Friday night in Amsterdam. Mamas Gun is playing at Sugarfactory near the touristy Leidseplein square. Lee the Jeweler and I have been on a quest to find some local experiences. I had been keeping an eye on the local event spaces in hopes an interesting or different show would jump out. Here is the description connected to Mamas Gun, “Mamas Gun’s music has been said to combine the euphoria of soul and Motown music with the spirit of Stevie Wonder, Marvin Gaye and the Average White Band at their blue-eyed-soul best.” Since most of the other events were either in Dutch or just said “Techno” it seemed like a good bet.
Sugarfactory sits across the street from their parent venue and converted milk bottling facility, Melkweg. I had walked through this square a few times but had never come down this side street. It reinforces my typical travel plans to ensure I leave as few stones unturned as possible. The narrow side street off the main square sits past a row of bars with outdoor seating under heated patio umbrellas. They looked so warm and was that a hookah I just saw? We knew it would be overpriced so paid no mind but yes, it was a hookah and that looks warm and cozy over there.
The ticket purchase process was bizarre. In addition to the tickets, we each had to buy a €4 membership to the venue which would last the month. This was added via the Ticketmaster site (which was not a fan of my login info from the US). Sure enough, they had to scan all four codes before we got to the mandatory coat check. The first-floor room was small. Perhaps it looked small when filled with tall Dutch folk. With only one entrance, I was sure there was more room on the far side. 4’10” Lee would soon manage to slip close to the front. She also helped save me by remembering to bring the earplugs. I was left in front of the speaker but managed a decent view. At one point the man in front of me starting filming the show as I was. His friends laughed and I assured them it was fine.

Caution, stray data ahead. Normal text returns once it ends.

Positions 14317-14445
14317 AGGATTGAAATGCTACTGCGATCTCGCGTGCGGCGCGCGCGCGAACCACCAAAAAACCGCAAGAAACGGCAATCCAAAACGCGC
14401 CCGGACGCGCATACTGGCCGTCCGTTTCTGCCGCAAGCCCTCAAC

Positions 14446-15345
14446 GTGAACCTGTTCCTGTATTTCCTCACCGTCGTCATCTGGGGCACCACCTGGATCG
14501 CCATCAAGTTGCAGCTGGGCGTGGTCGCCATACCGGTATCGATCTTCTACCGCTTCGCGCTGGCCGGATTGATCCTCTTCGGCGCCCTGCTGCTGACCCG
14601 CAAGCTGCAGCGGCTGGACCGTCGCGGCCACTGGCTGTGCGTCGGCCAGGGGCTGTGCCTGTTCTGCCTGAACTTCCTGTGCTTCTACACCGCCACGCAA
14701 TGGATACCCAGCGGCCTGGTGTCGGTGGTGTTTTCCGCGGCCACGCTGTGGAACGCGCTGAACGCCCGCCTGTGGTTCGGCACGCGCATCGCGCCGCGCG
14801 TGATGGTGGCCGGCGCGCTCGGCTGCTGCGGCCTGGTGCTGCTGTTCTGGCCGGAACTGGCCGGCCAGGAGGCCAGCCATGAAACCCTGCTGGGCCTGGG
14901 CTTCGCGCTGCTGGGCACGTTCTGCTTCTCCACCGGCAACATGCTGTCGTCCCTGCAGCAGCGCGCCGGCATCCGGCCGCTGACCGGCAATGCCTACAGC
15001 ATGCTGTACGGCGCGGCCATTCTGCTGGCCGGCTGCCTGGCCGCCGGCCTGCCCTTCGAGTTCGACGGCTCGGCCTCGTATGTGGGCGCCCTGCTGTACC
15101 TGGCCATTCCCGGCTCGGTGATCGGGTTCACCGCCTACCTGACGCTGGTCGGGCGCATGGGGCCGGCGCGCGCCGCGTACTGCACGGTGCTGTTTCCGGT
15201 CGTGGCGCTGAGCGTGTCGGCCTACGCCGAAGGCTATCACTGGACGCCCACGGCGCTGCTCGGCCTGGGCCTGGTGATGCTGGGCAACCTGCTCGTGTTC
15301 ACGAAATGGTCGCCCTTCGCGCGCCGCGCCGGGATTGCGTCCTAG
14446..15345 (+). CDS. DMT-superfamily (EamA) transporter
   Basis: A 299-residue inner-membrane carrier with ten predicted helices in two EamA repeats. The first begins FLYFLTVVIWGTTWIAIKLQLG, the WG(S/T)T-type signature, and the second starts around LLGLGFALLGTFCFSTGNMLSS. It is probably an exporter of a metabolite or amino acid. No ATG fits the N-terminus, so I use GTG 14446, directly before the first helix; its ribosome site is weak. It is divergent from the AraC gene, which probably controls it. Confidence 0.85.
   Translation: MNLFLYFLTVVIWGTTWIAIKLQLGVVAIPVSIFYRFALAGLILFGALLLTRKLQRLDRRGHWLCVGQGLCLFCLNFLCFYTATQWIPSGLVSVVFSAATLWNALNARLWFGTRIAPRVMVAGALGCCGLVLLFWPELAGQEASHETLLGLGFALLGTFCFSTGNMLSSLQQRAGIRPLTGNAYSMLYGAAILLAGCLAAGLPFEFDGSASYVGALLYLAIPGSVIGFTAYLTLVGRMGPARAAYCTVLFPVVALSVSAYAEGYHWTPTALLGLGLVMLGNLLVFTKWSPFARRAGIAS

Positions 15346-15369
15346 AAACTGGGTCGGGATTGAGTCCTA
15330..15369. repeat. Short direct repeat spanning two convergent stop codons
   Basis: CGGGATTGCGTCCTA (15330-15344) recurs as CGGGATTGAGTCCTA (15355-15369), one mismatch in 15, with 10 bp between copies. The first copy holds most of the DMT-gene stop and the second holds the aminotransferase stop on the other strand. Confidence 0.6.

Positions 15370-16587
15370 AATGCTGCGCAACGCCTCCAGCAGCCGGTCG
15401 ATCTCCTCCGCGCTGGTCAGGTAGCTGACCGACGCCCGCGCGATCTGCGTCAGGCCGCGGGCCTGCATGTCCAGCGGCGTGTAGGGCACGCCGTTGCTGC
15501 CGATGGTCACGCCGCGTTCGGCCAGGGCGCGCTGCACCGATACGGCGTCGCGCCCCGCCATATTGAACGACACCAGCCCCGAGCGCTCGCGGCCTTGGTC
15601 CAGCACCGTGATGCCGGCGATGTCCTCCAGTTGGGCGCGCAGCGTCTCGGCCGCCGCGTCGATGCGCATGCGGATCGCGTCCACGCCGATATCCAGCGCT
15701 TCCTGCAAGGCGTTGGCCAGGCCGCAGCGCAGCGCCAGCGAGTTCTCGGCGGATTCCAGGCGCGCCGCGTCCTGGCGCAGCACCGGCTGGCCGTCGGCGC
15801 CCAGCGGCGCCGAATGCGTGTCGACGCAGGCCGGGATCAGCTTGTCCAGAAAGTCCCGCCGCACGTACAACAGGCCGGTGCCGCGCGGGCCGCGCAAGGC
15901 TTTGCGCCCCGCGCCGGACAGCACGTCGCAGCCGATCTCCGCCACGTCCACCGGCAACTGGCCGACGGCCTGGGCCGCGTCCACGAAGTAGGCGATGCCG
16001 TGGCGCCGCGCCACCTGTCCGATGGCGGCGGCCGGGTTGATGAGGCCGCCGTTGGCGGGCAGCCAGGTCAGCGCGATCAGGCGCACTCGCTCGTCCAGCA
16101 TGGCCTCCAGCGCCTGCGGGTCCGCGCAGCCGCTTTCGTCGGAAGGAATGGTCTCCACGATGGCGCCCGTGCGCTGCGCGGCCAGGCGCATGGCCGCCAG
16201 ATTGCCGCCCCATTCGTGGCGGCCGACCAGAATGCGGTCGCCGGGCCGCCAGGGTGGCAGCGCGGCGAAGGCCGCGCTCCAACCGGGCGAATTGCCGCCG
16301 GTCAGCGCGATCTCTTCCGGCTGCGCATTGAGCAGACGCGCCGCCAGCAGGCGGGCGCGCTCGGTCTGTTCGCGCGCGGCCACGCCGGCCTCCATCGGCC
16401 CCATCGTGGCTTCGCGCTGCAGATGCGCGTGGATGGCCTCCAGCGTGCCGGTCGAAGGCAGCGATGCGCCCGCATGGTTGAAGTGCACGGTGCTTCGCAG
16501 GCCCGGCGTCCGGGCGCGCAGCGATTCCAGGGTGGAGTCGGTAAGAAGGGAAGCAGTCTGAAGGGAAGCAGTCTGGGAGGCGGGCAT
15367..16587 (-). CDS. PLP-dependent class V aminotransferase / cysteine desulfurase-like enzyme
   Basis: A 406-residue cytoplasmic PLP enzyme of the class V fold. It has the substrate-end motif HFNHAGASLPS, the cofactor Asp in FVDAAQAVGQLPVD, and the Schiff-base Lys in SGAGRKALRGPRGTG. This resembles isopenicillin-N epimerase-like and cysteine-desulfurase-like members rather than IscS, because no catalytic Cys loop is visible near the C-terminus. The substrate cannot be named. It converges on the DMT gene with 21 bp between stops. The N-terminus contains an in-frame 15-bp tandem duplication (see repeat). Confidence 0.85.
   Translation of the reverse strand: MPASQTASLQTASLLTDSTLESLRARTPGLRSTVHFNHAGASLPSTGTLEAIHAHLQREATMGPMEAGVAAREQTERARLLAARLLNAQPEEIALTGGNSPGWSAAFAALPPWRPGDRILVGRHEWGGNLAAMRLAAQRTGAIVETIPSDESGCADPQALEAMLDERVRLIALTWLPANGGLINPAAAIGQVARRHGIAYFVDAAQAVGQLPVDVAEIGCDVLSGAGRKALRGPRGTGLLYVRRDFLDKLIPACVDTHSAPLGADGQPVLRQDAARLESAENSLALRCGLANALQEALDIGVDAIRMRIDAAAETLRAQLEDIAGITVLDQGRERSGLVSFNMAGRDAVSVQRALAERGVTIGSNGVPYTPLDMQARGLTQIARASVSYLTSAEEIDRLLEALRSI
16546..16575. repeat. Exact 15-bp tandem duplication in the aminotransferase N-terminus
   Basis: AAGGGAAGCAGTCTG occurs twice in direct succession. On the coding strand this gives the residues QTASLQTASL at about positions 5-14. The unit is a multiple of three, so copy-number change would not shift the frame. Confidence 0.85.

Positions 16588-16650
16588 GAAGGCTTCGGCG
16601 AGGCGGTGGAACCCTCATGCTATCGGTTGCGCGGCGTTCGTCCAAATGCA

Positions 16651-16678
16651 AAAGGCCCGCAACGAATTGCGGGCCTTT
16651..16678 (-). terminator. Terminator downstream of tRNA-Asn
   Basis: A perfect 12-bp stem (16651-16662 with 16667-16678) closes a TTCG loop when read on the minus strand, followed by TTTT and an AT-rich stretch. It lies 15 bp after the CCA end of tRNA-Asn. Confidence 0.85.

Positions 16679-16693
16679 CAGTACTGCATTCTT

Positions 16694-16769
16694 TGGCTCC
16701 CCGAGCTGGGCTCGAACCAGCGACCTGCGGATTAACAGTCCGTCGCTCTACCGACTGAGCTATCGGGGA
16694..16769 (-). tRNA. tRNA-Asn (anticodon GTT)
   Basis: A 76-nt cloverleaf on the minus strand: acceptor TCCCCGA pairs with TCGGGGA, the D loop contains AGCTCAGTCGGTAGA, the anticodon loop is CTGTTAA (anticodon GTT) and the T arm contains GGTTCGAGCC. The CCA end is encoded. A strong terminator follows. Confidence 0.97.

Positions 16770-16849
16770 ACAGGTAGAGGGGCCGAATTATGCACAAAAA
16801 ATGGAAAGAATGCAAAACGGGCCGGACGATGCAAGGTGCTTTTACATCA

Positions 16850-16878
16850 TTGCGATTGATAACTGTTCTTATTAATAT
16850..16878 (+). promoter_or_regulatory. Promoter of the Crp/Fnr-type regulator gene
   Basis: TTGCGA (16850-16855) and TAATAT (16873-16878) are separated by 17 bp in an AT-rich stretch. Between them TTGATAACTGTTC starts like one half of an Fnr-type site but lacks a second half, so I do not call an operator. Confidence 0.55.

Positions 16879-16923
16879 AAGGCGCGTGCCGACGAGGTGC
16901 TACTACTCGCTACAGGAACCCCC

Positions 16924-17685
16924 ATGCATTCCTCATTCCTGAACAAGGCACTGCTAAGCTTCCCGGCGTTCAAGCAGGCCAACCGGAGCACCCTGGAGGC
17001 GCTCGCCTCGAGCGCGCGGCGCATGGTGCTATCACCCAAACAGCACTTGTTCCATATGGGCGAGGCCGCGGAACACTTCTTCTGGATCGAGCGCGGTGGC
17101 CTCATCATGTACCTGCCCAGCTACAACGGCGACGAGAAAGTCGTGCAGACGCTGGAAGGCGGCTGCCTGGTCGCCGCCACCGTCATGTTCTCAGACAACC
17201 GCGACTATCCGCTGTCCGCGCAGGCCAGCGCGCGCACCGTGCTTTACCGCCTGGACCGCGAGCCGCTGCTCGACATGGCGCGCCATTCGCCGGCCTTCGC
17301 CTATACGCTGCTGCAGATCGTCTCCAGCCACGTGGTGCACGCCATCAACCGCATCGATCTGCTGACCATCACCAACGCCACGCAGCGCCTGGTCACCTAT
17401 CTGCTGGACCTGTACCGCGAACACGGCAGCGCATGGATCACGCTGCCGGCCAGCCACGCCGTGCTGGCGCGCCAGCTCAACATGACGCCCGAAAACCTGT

Mammas Gun had some fans in the crowd. They sang along, cheered a bit, and were certainly unfazed by the slow start and ongoing banter about when each song was written. We came expecting funky, soul and got more of a yacht rock/ elevator vibe. They did happen to nail that vibe so good on them. As the show (and banter) progressed, the songs got a bit more funky. Towards the end it really (relatively?) picked up.
I was stage right in front of the keyboard player who looked like the child of Rainn Wilson and Andy Kaufman dressed like Mr. Furley from Three’s Company. He squeezed some call and response into his solos and the crowd went with him. The drum and bass formed a solid pocket in each song, the vocal talent was incredible, the guitar was solid as well. The whole may have simply been a mismatch for our expectations.
Lee and I liked some of the same songs but she wanted the funk as well. I thought of a few playlists I have that they could sit in on.
That was our last trip to Sugarfactory and so our membership was a wash but the room was good and if the membership covers the main space across the street then I’ll definitely look out for events there on my next trip.